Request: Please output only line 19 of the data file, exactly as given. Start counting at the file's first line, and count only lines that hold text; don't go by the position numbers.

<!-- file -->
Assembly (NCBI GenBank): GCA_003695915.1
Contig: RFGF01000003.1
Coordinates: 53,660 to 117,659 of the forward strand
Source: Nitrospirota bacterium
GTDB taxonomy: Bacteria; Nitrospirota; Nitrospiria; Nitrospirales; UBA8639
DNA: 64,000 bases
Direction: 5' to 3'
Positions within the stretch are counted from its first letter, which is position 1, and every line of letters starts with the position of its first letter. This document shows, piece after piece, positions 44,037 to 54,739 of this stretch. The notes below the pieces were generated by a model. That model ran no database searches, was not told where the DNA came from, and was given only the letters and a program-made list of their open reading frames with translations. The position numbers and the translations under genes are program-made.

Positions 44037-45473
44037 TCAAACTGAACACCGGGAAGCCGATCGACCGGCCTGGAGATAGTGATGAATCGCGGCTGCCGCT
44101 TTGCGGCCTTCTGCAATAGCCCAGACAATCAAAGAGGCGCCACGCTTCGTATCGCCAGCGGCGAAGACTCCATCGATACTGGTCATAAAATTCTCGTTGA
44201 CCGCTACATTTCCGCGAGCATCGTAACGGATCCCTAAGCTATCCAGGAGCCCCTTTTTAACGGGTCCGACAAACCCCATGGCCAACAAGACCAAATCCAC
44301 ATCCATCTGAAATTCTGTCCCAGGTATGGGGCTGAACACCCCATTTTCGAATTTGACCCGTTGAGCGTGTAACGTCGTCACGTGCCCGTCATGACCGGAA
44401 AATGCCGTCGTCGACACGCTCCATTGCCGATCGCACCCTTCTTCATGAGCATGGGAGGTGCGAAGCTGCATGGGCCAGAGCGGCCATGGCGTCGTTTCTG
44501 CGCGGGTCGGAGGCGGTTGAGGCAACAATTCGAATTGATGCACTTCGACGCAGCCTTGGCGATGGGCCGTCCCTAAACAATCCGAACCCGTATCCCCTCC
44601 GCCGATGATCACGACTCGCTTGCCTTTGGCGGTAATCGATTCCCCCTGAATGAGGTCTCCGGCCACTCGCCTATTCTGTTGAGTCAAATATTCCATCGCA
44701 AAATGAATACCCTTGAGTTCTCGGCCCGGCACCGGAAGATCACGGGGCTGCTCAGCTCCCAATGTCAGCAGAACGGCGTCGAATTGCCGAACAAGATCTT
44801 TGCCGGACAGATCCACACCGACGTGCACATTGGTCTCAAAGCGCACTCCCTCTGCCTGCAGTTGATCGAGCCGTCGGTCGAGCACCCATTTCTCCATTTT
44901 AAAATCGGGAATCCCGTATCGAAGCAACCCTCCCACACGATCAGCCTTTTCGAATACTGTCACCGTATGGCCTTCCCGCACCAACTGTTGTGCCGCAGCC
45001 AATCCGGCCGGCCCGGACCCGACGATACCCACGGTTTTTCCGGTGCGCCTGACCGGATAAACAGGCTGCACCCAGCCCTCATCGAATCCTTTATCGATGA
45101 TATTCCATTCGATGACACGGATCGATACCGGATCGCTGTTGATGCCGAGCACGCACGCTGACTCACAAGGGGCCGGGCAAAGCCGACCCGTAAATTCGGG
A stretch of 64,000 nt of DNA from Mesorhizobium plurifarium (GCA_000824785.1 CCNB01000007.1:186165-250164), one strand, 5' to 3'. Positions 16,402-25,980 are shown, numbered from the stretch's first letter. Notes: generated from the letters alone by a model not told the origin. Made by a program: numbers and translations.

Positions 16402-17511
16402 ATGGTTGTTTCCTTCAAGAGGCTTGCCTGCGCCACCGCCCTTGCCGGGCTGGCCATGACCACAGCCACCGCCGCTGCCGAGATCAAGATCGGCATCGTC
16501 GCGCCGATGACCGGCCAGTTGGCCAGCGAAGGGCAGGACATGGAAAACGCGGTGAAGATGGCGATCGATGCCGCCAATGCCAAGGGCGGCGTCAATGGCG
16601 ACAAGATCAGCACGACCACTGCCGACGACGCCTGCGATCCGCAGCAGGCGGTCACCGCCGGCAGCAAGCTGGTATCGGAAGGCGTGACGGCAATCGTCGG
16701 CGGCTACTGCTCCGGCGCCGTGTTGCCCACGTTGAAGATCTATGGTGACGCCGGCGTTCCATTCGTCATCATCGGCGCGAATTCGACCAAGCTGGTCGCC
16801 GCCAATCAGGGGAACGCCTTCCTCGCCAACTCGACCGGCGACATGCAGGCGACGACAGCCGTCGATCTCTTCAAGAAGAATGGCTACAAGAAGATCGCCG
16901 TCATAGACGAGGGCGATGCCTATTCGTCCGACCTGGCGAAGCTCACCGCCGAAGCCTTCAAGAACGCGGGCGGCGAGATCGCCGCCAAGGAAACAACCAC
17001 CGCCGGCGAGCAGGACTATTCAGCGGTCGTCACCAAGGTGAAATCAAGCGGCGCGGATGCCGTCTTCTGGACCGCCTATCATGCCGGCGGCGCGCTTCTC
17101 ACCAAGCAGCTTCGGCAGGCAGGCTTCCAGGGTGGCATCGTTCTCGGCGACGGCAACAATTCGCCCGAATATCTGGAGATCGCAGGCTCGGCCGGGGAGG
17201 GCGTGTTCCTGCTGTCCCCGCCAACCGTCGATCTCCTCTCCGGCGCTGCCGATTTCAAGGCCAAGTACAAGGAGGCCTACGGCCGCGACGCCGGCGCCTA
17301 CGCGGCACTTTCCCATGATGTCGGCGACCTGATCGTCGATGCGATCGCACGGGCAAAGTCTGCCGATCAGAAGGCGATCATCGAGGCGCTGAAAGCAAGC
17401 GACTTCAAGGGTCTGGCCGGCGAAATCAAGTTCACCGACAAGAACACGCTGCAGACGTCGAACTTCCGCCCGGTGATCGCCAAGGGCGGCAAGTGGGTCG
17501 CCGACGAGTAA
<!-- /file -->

44901 AAAATCGGGAATCCCGTATCGAAGCAACCCTCCCACACGATCAGCCTTTTCGAATACTGTCACCGTATGGCCTTCCCGCACCAACTGTTGTGCCGCAGCC